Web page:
One of the key reasons Russell Westbrook won the 2016-17 MVP was his NBA-high 247 clutch points. Though clutch play tends to fluctuate year to year, Russ' impact on winning that season was undeniable. And if the "valuable" part of the MVP criteria means anything, we have to give special attention to Paul, who's been so instrumental in turning close games in his teams' favor.


    5. Rudy Gobert, Utah Jazz

    Non-stretch centers don't get MVP voters' dander up, but Gobert is about as exciting as an old-school big can be. He leads the league in win shares, defensive rebound rate and true shooting percentage while continuing to be the most intimidating rim-protector in the game. Among players who've defended at least 150 shots inside six feet, Gobert stands apart from the crowd. He's holding opponents to a league-best 43.0 percent conversion rate on those shots

    Just as importantly, offensive players often don't even try to attack at close range when Gobert plays, opting instead for tougher mid-rangers.

    Patrick Beverley knows how to harass a ball-handler (and, usually, foul him), but he clearly has no idea what a great team defender actually looks like. Gobert is the biggest reason Utah—not the Golden State Warriors, Phoenix Suns or Milwaukee Bucks—now owns the NBA's top net rating.

4. Kevin Durant, Brooklyn Nets

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    Adam Hunger/Associated Press

    As Kevin Durant piles up the minutes and continues to carry the Brooklyn Nets with little help, you can feel the groundswell of support for his MVP candidacy.

    He's the league's leading scorer and ranks among the top five in box plus/minus and RAPTOR WAR. If he finished the season with something like the averages he owns at the moment while holding steady in the advanced metrics department, he could win MVP without much argument. But you could say the exact same thing about the three players ranked ahead of him.

    We've already hammered the size of the gap between the top four and everyone else, but the other key aspect to this race is that among those four players, it's ridiculously tough to split hairs. And the last thing you want to do in a situation like this is denigrate a guy who is playing at an MVP level. Again: KD is performing well enough to deserve the award. It's just that the other three guys are, too.

    So: Remember how Durant ranked fifth in those two catch-alls? Well, Curry, Jokic and Giannis are all ahead of him. And while that trio occupies the top three spots in EPM, Durant is a relatively distant eighth.

    In terms of on-off impact, Durant's gaudy net-rating boost to the Nets (plus-11.8) is also fourth among our top four.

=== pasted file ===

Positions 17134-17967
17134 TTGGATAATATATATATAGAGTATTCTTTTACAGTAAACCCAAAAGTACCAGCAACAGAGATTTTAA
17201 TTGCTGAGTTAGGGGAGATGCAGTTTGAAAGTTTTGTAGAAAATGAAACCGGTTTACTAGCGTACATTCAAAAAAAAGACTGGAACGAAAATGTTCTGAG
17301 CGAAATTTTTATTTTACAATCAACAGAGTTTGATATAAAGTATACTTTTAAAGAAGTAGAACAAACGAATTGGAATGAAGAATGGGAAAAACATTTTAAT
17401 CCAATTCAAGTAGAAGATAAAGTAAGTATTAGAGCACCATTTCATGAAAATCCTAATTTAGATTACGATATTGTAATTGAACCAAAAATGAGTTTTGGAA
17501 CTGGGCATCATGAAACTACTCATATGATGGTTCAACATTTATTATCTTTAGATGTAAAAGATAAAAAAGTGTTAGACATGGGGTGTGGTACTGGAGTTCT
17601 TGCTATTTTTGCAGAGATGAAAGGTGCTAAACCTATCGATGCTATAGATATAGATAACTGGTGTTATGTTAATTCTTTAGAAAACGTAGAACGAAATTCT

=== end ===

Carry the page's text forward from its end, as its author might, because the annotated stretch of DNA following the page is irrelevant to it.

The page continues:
If you're persuaded that Durant has less help than Jokic, or that he more fundamentally defines the way his team plays than Curry, or that he somehow makes a greater two-way impact than Antetokounmpo, those aren't the wildest thoughts in the world. Except for that last one, maybe.

    Brooklyn, with Kyrie Irving missing in action and James Harden underperforming, would be sunk without KD. The guy is an all-timer, perhaps the purest scorer who has ever lived. Nobody's disputing any of that.

    But you've got to make tough choices here, and Durant lands fourth in a tightly bunched top four.

3. Giannis Antetokounmpo, Milwaukee Bucks

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    Charles Krupa/Associated Press

    Giannis Antetokounmpo is on pace to post his fourth straight season with averages of at least 27.0 points, 11.0 rebounds and 5.0 assists. That's kind of a big deal because only four players in history have ever done that in just one season, and Kareem Abdul-Jabbar was the 1976.

    Historical trends shouldn't necessarily weigh a ton in single-season MVP debates, but Antetokounmpo's consistent status as a statistical outlier at least puts a thumb on the scale. His production has breadth and depth no other player has ever matched.

    Add to that his status as the undisputed best defender among our top four, and it might start to seem strange that he only checks in at No. 3.

    Unappealing as it is to make a case against a player this dominant, the justification for Antetokounmpo landing here is that he has more high-usage helpers than the two players ahead of him. Khris Middleton and Jrue Holiday are both two-way studs, and the former is actually the Milwaukee Bucks' preferred closer. Middleton has taken almost twice as many clutch shots per game and hit them at a higher clip this year than Antetokounmpo.

    It's true that the Bucks often don't need someone to bring them home down the stretch because Antetokounmpo secured the result earlier in the game, but it's fair to ask a true MVP to handle every situation.

    Yes, I'm aware of how stupid it sounds to question Giannis' high-leverage work after he hung 50 on the Suns in a title-clinching, legacy-defining masterpiece. And if anyone is a "true MVP," the guy who already has two trophies doesn't need to do or say much to prove he's one of them.